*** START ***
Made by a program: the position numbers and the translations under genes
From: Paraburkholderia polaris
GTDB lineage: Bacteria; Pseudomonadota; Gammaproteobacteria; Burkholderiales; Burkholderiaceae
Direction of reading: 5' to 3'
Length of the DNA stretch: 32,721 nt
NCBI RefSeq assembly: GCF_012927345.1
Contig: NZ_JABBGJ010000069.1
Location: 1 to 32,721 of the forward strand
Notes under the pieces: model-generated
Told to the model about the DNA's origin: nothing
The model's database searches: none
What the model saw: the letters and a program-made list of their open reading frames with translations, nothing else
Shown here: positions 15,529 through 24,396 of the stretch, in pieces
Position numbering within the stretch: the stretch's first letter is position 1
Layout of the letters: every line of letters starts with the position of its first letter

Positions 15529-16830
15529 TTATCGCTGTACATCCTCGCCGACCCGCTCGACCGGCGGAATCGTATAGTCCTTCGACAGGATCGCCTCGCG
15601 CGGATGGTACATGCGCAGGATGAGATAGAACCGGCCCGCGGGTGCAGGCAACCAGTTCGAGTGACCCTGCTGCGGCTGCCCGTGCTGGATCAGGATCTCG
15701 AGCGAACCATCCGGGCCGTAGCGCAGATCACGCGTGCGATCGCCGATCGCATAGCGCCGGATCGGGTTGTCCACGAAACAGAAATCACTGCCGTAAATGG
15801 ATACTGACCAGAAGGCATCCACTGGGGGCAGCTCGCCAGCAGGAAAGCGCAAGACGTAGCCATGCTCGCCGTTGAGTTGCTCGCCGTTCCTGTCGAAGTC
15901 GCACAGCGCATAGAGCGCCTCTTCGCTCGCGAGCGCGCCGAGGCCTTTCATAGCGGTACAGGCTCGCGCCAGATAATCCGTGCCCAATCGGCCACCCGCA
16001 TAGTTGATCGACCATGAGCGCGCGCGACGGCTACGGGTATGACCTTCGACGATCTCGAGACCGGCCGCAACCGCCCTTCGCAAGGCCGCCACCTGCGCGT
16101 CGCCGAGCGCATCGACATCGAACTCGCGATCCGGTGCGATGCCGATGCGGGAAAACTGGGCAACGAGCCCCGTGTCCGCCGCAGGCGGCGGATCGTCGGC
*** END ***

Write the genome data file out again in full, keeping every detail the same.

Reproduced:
Made by a program: the position numbers and the translations under genes
From: Paraburkholderia polaris
GTDB lineage: Bacteria; Pseudomonadota; Gammaproteobacteria; Burkholderiales; Burkholderiaceae
Direction of reading: 5' to 3'
Length of the DNA stretch: 32,721 nt
NCBI RefSeq assembly: GCF_012927345.1
Contig: NZ_JABBGJ010000069.1
Location: 1 to 32,721 of the forward strand
Notes under the pieces: model-generated
Told to the model about the DNA's origin: nothing
The model's database searches: none
What the model saw: the letters and a program-made list of their open reading frames with translations, nothing else
Shown here: positions 15,529 through 24,396 of the stretch, in pieces
Position numbering within the stretch: the stretch's first letter is position 1
Layout of the letters: every line of letters starts with the position of its first letter

Positions 15529-16830
15529 TTATCGCTGTACATCCTCGCCGACCCGCTCGACCGGCGGAATCGTATAGTCCTTCGACAGGATCGCCTCGCG
15601 CGGATGGTACATGCGCAGGATGAGATAGAACCGGCCCGCGGGTGCAGGCAACCAGTTCGAGTGACCCTGCTGCGGCTGCCCGTGCTGGATCAGGATCTCG
15701 AGCGAACCATCCGGGCCGTAGCGCAGATCACGCGTGCGATCGCCGATCGCATAGCGCCGGATCGGGTTGTCCACGAAACAGAAATCACTGCCGTAAATGG
15801 ATACTGACCAGAAGGCATCCACTGGGGGCAGCTCGCCAGCAGGAAAGCGCAAGACGTAGCCATGCTCGCCGTTGAGTTGCTCGCCGTTCCTGTCGAAGTC
15901 GCACAGCGCATAGAGCGCCTCTTCGCTCGCGAGCGCGCCGAGGCCTTTCATAGCGGTACAGGCTCGCGCCAGATAATCCGTGCCCAATCGGCCACCCGCA
16001 TAGTTGATCGACCATGAGCGCGCGCGACGGCTACGGGTATGACCTTCGACGATCTCGAGACCGGCCGCAACCGCCCTTCGCAAGGCCGCCACCTGCGCGT
16101 CGCCGAGCGCATCGACATCGAACTCGCGATCCGGTGCGATGCCGATGCGGGAAAACTGGGCAACGAGCCCCGTGTCCGCCGCAGGCGGCGGATCGTCGGC